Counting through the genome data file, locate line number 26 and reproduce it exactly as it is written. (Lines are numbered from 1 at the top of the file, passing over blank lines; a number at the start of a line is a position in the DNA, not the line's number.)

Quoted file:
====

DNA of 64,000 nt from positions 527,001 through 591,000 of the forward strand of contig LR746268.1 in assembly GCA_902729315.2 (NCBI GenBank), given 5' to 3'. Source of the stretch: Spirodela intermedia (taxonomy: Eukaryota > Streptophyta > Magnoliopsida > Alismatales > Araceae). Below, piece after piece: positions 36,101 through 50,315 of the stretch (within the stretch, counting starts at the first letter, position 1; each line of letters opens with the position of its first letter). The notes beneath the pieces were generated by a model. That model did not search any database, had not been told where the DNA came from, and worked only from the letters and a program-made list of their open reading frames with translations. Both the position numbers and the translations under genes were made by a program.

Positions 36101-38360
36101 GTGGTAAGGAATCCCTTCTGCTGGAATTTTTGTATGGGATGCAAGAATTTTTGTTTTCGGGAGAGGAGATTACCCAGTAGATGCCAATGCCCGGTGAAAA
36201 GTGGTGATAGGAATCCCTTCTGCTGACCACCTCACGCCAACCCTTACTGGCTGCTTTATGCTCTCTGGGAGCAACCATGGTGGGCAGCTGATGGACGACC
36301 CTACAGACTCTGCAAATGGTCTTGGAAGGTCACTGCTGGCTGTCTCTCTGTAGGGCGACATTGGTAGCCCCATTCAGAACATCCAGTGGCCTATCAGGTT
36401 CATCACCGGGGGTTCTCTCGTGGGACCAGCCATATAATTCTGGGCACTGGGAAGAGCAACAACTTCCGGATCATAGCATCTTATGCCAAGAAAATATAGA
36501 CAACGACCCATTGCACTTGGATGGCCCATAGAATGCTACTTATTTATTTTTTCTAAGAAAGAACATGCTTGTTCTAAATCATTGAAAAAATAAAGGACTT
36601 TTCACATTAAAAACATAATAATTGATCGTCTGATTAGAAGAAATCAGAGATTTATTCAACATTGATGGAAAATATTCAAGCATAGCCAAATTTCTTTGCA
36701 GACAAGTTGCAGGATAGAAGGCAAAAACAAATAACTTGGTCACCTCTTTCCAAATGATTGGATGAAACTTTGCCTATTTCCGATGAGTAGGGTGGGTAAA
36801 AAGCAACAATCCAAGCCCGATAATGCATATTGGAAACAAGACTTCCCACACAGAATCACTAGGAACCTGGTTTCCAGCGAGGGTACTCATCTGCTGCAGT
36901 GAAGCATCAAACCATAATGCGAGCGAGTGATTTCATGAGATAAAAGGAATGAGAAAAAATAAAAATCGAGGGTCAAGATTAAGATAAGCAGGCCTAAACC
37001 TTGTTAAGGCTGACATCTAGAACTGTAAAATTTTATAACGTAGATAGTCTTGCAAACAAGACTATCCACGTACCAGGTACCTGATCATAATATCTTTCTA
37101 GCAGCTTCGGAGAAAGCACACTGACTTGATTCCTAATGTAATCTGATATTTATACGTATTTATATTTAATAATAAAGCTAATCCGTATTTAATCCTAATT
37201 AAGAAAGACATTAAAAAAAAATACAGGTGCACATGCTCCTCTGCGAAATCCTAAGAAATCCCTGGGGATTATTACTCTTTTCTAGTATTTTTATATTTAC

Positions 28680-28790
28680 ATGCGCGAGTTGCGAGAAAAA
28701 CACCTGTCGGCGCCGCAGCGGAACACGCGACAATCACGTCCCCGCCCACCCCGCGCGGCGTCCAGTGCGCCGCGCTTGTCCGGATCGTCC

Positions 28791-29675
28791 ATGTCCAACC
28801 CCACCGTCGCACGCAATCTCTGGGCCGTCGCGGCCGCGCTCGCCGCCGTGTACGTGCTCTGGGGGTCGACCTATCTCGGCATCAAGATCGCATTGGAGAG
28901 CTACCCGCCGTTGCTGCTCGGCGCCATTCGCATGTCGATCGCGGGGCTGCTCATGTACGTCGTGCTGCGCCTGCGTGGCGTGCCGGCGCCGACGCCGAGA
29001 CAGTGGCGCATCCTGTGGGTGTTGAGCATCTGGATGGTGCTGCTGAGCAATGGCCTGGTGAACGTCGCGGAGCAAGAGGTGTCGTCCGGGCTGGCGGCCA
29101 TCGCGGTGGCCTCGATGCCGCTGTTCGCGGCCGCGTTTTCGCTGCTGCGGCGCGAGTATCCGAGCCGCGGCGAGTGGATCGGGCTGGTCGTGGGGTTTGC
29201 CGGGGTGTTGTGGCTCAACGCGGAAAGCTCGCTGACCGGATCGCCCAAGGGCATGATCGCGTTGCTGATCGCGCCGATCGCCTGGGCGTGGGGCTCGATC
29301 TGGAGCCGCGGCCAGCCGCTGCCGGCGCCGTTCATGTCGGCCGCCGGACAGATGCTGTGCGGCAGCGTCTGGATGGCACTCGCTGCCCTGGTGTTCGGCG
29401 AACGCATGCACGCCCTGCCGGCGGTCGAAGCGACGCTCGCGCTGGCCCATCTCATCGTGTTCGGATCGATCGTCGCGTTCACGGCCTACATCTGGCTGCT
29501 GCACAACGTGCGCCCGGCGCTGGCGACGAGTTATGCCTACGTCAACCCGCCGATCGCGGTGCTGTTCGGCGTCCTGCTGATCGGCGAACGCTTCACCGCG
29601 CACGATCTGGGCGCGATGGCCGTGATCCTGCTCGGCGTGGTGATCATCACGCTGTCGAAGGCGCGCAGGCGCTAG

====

29401 AACGCATGCACGCCCTGCCGGCGGTCGAAGCGACGCTCGCGCTGGCCCATCTCATCGTGTTCGGATCGATCGTCGCGTTCACGGCCTACATCTGGCTGCT